Not quite hippies, civil rights activists, or new-leftists, The Diggers emerged in the mid 1960s from the San Francisco Mime Troupe with their own unique flavor and perspective on social change. With roots in the bohemian/underground art/theater scene and support for the ideas of other social activists of the time, the Diggers were radical change agents in San Francisco’s Haight-Ashbury. They took their name from the original English Diggers (1649-50) who had a vision of society free from private property, and all forms of buying and selling. Utilizing performance and guerrilla theatre tactics, the San Francisco Diggers intended to create their ideal world and act it out in their everyday experiences. The Diggers envisioned a free society–free food, free, housing, free entertainment, free medical care. The idea being that if everything is free, there’s no need to work for a living, and people are free to live the lives they want to live, without restraint. By acting out an ideal life (or “life acting), that ideal became reality.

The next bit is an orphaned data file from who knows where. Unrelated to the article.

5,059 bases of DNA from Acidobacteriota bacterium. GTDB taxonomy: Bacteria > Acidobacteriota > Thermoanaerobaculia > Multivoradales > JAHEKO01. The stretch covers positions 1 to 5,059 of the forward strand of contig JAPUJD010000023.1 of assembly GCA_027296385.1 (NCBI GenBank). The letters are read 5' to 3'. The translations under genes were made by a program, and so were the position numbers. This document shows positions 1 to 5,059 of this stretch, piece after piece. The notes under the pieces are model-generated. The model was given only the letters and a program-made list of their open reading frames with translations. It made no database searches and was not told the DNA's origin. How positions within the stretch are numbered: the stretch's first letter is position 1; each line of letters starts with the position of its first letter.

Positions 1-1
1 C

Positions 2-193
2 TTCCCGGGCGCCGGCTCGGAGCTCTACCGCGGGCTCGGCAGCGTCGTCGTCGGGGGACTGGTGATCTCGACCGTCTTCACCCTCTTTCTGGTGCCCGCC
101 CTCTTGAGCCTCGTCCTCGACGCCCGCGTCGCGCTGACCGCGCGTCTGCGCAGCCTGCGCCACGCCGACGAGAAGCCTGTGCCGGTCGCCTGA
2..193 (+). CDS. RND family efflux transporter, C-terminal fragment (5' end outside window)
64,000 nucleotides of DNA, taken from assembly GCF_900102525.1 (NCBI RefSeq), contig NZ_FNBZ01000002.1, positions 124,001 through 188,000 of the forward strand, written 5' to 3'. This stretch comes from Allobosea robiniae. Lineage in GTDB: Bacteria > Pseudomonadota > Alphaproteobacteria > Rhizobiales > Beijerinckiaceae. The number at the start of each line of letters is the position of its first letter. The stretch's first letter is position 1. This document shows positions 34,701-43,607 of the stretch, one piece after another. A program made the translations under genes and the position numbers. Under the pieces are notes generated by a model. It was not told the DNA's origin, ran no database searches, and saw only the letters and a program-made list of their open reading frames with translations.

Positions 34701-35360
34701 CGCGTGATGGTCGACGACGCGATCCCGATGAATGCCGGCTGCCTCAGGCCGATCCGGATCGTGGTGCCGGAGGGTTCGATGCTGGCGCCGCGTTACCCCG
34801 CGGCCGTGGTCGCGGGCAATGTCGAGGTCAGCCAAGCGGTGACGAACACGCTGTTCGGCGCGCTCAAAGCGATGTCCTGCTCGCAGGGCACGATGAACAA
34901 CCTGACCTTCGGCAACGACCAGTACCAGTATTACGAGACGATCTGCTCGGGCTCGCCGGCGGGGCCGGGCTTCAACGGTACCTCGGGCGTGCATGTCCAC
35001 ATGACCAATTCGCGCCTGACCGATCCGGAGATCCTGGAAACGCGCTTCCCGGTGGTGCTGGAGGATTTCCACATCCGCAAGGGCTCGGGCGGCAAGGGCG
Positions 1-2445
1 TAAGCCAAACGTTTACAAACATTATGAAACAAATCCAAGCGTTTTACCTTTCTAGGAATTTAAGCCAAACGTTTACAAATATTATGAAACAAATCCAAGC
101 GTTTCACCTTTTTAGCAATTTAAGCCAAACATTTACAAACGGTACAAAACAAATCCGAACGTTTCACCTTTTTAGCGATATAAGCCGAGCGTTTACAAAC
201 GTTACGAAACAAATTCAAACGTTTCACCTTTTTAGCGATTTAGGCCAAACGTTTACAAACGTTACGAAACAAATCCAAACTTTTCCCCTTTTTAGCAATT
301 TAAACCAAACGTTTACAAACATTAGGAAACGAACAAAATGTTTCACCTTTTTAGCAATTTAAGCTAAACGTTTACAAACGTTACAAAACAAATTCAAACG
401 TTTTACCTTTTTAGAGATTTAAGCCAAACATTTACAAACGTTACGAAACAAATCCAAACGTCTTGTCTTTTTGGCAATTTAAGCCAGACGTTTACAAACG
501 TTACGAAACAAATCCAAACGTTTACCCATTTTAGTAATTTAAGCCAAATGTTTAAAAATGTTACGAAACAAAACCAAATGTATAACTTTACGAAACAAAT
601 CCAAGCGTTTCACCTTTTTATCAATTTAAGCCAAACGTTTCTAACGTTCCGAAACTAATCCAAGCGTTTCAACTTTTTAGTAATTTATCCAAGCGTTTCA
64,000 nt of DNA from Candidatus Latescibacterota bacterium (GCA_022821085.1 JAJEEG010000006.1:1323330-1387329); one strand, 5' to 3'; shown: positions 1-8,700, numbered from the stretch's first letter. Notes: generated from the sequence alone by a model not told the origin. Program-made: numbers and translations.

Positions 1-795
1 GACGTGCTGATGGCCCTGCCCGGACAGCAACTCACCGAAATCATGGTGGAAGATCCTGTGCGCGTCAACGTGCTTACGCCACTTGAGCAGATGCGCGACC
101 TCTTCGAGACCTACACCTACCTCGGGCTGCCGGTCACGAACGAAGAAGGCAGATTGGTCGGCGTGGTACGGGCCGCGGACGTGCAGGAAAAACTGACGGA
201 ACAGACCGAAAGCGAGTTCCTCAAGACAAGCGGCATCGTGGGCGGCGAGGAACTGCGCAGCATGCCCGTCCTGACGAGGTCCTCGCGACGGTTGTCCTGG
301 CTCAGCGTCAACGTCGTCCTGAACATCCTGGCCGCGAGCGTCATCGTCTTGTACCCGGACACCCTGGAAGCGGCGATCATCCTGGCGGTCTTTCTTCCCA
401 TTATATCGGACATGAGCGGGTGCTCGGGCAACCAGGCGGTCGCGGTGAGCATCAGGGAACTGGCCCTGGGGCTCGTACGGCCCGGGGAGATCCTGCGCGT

“Using theatre as a weapon the Diggers abandoned the stage and claimed the streets.” – Ron Davis, Founder of the San Francisco Mime Troupe
Links of Interest:
- The San Francisco Diggers by Jean Pierre Zern is an hour-long documentary providing insight into the world of the Diggers movement in San Francisco, 1966.
“What we did was to create a theatre that described everything being free, hoping that would lead to a social movement.”
Footage about the San Francisco Diggers from a PBS documentary The Summer Of Love
“The Street theater that we had been doing was now going to be acted out as an alternative society where food, shelter, entertainment, was going to be free without ideology.”
“Culture is much more important than politics. Let’s just start getting people living the way they want to live.”
“Let’s make the world that you imagine real by acting it out. And if you can act it out, it’s real”